Vayeitzei – Shlishi

Two Wives, Two Concubines and Eight Sons (So Far)

By Rabbi Jack Abramowitz

Yaakov had fallen in love with Rachel and he offered to work for Lavan for seven years in exchange for her hand in marriage. (Yaakov was well aware of Lavan’s reputation as a trickster, so he specified that he intended to marry Lavan’s younger daughter. This was meant to preclude Lavan bringing in another girl named Rachel or changing his daughter’s names. As we shall see, it didn’t help.) Lavan agreed to the terms, so Yaakov worked seven years. He loved Rachel so much that the time just flew by.

At the end of seven years, Yaakov asked for his wages, i.e., to marry Rachel. Lavan threw a wedding feast but at the last minute, he substituted Leah for Rachel. In the morning, Yaakov saw that he had been tricked and he wasn’t too happy about it. When he confronted his uncle about it, Lavan just replied, “I don’t know about where you come from, but in these parts the younger sister never gets married before the older one!” Lavan offered Yaakov a compromise: after the week of sheva brachos for Leah, he could then marry Rachel – and work another seven years to “pay” for the privilege! Yaakov didn’t have much choice, seeing as he loved Rachel and was already legally wed to Leah.

And so, Yaakov ended up married to both Rachel and Leah, each of whom had a handmaiden. (Rachel’s was named Bilha and Leah’s was named Zilpah.) Yaakov loved Rachel more than he did Leah. This obviously hurt Leah, so G-d compensated her for her trouble by giving her children. Leah named her first son Reuven (Reuben), meaning that G-d saw her suffering and gave her a son in order to endear her to Yaakov. She named her second son Shimon (Simeon), meaning that G-d heard her despair and replied. She named her third son Levi, meaning that he should cause Yaakov to feel more connected to her. Her fourth son was named Yehudah (Judah), signifying thanks to G-d.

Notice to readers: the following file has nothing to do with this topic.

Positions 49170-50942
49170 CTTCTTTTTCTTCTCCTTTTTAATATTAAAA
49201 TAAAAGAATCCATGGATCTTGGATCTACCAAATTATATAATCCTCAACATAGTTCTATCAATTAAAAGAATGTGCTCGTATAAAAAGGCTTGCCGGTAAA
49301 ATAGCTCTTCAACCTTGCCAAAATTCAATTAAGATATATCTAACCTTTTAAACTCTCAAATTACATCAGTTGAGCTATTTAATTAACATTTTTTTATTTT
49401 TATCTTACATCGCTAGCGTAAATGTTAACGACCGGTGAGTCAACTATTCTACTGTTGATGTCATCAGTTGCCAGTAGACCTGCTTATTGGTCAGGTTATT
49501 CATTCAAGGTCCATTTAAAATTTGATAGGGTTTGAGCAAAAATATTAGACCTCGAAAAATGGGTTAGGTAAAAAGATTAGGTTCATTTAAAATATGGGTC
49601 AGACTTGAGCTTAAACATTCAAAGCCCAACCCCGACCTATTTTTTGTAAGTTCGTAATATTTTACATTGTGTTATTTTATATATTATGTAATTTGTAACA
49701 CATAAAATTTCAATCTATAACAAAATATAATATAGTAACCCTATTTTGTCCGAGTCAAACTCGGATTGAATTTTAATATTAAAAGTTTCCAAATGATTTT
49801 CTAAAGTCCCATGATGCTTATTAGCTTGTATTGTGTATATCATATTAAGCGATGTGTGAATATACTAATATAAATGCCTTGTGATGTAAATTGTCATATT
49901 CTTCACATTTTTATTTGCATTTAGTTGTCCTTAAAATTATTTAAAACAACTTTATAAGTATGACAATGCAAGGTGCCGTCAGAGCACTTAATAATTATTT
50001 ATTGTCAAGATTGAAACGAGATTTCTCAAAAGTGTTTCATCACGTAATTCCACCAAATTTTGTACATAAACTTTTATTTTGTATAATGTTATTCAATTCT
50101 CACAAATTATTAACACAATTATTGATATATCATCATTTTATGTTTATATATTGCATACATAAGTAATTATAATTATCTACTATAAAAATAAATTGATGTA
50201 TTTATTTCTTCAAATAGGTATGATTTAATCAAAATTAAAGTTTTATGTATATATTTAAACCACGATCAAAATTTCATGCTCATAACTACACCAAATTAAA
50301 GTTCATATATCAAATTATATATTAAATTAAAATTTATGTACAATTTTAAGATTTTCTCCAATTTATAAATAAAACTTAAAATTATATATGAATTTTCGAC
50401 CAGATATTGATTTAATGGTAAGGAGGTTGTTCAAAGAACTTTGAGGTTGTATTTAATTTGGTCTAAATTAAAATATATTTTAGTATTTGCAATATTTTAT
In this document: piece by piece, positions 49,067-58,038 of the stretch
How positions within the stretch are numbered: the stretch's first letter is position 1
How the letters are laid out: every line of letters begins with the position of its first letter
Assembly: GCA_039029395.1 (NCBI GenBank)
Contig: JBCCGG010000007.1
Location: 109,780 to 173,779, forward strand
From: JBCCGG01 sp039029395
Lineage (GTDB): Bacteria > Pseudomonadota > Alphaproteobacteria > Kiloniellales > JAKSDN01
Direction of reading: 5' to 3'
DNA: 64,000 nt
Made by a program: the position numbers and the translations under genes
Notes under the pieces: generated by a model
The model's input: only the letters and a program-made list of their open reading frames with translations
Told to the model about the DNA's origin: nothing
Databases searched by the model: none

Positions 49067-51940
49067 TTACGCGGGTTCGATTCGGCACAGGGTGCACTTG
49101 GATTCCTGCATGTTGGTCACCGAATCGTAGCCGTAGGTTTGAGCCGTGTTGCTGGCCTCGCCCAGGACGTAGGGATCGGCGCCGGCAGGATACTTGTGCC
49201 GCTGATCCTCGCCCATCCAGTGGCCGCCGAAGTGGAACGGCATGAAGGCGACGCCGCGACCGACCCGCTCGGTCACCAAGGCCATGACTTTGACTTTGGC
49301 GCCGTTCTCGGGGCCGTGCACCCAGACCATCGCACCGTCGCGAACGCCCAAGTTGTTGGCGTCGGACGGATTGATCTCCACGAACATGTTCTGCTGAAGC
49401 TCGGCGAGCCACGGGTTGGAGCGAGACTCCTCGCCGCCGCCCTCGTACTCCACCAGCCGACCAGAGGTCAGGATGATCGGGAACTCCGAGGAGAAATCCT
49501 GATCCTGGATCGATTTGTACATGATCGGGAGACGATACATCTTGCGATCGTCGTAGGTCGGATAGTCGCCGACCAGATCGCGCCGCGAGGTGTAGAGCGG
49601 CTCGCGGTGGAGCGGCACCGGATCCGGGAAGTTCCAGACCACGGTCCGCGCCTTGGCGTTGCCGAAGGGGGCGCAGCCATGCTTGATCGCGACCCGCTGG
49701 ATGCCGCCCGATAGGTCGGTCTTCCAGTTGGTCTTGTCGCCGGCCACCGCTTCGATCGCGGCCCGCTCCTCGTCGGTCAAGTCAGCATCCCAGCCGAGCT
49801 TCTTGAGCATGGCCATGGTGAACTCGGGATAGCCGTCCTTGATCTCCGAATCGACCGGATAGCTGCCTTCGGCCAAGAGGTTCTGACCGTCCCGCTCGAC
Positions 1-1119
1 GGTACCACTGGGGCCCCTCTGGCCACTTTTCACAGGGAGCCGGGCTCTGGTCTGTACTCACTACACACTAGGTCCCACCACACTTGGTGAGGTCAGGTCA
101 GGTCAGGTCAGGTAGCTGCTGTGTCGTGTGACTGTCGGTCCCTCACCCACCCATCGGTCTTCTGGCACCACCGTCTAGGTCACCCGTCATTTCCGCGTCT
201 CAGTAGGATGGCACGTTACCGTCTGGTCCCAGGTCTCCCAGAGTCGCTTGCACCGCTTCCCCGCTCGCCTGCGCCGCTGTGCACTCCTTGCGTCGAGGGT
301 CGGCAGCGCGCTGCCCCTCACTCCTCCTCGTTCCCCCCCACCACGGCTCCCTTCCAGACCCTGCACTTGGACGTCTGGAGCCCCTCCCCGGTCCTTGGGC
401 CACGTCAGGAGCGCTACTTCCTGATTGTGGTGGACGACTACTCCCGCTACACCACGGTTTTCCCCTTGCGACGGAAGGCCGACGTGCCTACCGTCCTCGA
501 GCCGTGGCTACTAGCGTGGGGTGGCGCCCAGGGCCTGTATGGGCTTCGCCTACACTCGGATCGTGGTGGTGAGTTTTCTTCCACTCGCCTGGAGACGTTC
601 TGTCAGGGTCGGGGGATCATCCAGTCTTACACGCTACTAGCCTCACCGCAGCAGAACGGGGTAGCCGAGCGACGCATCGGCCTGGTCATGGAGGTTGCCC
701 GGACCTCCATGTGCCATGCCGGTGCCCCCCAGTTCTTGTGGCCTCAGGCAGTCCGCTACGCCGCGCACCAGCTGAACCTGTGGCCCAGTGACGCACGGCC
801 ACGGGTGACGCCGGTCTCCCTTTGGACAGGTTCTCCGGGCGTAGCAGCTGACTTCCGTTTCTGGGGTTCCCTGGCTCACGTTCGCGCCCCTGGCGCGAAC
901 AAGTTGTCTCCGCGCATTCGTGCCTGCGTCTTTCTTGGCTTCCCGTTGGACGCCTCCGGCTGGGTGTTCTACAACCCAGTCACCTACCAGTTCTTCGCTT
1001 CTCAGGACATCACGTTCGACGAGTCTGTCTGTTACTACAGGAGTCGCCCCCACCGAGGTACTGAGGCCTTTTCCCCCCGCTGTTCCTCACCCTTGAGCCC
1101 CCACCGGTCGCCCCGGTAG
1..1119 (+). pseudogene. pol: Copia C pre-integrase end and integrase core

Rachel was devastated that her sister had borne four sons while she was still childless. She berated her husband who said, “What do you want from me? It’s not my fault!” Rachel gave Yaakov her handmaiden Bilha as a surrogate. Bilha had a son, whom Rachel named Dan, meaning that G-d had judged the situation and answered her prayer. Bilha had a second son, whom Rachel named Naftali, meaning that she had been twisted around by her sister, Leah.

Meanwhile, Leah realized that she was no longer conceiving, so she sent Zilpah to serve as her surrogate with Yaakov. Zilpah had a son, whom Leah named Gad, meaning good fortune. Zilpah had a second son, whom Leah named Asher, reflecting her happiness.

One issue still needs resolution: how could Yaakov marry two sisters? (Actually, the situation is not really inherently problematic. It’s only a question according to the Midrashic tradition that the Forefathers voluntarily kept the entire Torah before it was actually commanded to Israel.) Many answers are given. Just a few among these include:

*The Forefathers only kept the entire Torah in the Holy Land; Yaakov married sisters outside of Israel and Rachel died before they could all return there together.
*Rachel and Leah were only half-sisters from their father and not defined as sisters for this purpose (at least under Noachide Law).
*As converts, the family ties of birth were severed, so Rachel and Leah, while biologically sisters, were not sisters from a legal standpoint.
*Yaakov had already committed to marrying Rachel (or had already betrothed her); this obligation overrode his fulfillment of mitzvos, which was voluntary.

Other explanations are offered, but the bottom line is that if Yaakov did keep the entire Torah before it was given, he did so voluntarily and could make exceptions if he so desired.

Download Audio File